Has BT exaggerated the 15 million homes with SFBB access?
Only 20% of the lines in Cambridgeshire’s new fibre to the cabinets (FTTC) cabinets will be enabled for superfast broadband (SFBB). If this is the case in the rest of BT’s FTTC roll-out, it suggests that BT’s claims that 15 million homes have access to SFBB are wide of the mark.
The revelation came at a feedback meeting to the Cambridgeshire Digital Champions on the county’s new contract with BT for next generation broadband.
According to notes taken by Mel Bryan at the meeting, Annette Thorpe, BT’s regional director for the east of England, told the meeting that BT would apply the same criteria for populating DSLAM cabinets under the CCC (Cambridge County Council) contract as under the commercial areas. “DSLAM cabinets (which come in two sizes max. capacity 256 lines or 288 lines) will initially only have 20% of lines in the PCP offered SFBB,” Bryan wrote.
Almost two years ago Kevin McNulty, Openreach’s general manager for next generation access commercial partners, told Br0kenTeleph0n3 BT’s NGA financial plan was based on a breakeven period of 10 to 12 years and a 20% take-up.
Bryan reported Noelle Godfrey, programme director of Connecting Cambridgeshire (CC), said CCC expects 90% of premises will be covered by SFBB speeds above 24Mbps plus a further 8% of premises will be covered by “fibre” below 24Mbs. 2% will receive at least 2Mbps. Where this speed is measured is not defined.
Bryan wrote, “This figure of 98% SFBB is somewhat misleading – only 20% of 98% will initially be able to receive SFBB. As customers in the Commercial Areas have already discovered, they may have to wait months post the initial DSLAM installation before BT adds more equipment in the DSLAM cabinet to accommodate the increased demand.”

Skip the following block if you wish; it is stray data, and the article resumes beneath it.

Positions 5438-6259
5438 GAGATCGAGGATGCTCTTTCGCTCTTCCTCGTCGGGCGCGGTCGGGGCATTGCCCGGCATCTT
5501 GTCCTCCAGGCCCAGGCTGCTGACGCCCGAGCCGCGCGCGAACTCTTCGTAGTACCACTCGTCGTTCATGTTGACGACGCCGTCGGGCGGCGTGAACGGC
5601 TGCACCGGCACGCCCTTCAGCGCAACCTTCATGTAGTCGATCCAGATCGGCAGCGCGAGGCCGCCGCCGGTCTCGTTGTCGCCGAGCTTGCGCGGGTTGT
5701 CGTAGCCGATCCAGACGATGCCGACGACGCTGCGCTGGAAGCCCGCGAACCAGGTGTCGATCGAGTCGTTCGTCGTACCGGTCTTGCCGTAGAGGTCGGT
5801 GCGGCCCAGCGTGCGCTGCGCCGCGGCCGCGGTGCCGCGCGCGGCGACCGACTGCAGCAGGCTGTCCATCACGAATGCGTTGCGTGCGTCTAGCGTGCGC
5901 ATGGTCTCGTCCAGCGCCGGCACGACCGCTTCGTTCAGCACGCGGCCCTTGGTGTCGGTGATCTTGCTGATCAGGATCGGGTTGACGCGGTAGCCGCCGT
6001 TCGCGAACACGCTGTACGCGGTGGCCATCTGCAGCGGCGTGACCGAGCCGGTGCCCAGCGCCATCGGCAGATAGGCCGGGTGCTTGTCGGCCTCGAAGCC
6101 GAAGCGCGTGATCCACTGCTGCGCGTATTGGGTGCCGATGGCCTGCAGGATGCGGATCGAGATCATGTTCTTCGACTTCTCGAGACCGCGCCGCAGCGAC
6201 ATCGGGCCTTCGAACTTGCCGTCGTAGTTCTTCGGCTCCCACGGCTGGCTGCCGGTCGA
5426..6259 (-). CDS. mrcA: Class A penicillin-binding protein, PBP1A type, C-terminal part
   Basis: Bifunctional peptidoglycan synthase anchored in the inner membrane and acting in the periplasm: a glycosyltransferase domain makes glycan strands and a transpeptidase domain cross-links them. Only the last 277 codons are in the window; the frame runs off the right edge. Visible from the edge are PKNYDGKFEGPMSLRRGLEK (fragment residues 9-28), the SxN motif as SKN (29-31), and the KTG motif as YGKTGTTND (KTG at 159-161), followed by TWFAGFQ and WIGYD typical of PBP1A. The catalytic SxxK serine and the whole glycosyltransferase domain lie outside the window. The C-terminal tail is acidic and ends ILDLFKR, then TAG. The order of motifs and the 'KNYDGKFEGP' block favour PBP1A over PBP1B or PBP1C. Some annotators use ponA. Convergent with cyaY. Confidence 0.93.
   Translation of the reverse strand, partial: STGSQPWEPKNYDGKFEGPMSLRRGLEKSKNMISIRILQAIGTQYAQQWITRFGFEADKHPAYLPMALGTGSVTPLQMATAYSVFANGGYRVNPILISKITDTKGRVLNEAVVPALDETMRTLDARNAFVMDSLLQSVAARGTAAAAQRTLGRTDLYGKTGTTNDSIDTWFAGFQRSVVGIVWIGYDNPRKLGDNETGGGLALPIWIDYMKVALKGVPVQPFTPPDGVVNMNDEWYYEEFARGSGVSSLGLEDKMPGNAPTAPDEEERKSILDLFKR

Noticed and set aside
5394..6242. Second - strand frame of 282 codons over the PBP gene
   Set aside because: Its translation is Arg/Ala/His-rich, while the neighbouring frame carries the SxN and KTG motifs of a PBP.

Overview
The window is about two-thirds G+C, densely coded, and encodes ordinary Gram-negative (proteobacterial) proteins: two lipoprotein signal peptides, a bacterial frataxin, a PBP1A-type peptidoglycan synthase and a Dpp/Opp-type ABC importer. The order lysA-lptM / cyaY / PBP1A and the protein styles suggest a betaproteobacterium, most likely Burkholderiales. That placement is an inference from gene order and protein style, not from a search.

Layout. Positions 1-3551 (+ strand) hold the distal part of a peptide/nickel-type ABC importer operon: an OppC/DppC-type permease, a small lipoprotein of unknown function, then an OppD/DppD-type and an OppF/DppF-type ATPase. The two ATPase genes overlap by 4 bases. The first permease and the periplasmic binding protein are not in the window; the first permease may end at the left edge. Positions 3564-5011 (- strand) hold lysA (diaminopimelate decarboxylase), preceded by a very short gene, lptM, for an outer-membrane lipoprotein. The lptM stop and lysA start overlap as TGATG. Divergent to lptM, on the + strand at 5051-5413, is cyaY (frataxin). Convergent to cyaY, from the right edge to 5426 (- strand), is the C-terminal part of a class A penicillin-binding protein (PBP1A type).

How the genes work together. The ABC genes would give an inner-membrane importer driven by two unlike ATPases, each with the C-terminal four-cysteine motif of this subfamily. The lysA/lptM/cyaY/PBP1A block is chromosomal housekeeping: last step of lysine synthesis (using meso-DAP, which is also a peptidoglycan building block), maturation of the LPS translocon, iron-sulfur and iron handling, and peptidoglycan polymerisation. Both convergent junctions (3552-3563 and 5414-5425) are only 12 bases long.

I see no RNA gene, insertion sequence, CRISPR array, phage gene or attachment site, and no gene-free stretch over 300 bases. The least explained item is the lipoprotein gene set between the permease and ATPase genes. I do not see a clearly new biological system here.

Bryan wrote, “There are no plans to offer FTTP under the CCC contract but after heated representations from the floor who were prepared to pin their money on Annette there and then, BT /CCC agreed to look at this.”
Thorpe told the meeting the BDUK’s £6.7m contribution to Cambridgeshire had to be spent “within the life time of the current parliament” which ends on 17 May, 2015. This gives BT an installation period of just over two years.
“What happens if a general election is called earlier?” Bryan asks. “What happens post-2015 if a village DSLAM cabinet (capacity 256 lines) becomes full and another DSLAM cabinet is required? Will BT deem that commercially viable? In my village we only have one PCP serving 315 premises.”
According to Bryan, Tony Smith, BT Openreach programme manager, told the meeting “it was very difficult, at this stage, to forecast time-scales and even when BT had done their detailed planning down to the exchange level, they cannot forecast how long an installation of the fibre cables and DSLAM cabinets will take, due to the unknown condition of their ducts, planning permission in conservation areas (which most of our villages have), obtaining power supplies, permission to dig up roads and pavements, etc., etc., etc. ”
The meeting heard that 20 suppliers had registered an interest in the county’s project. Only three were chosen for “dialogue” after which BT was chosen “for offering the widest coverage and best value”.
The names of the other suppliers were not disclosed, nor was the methodology by which value was measured.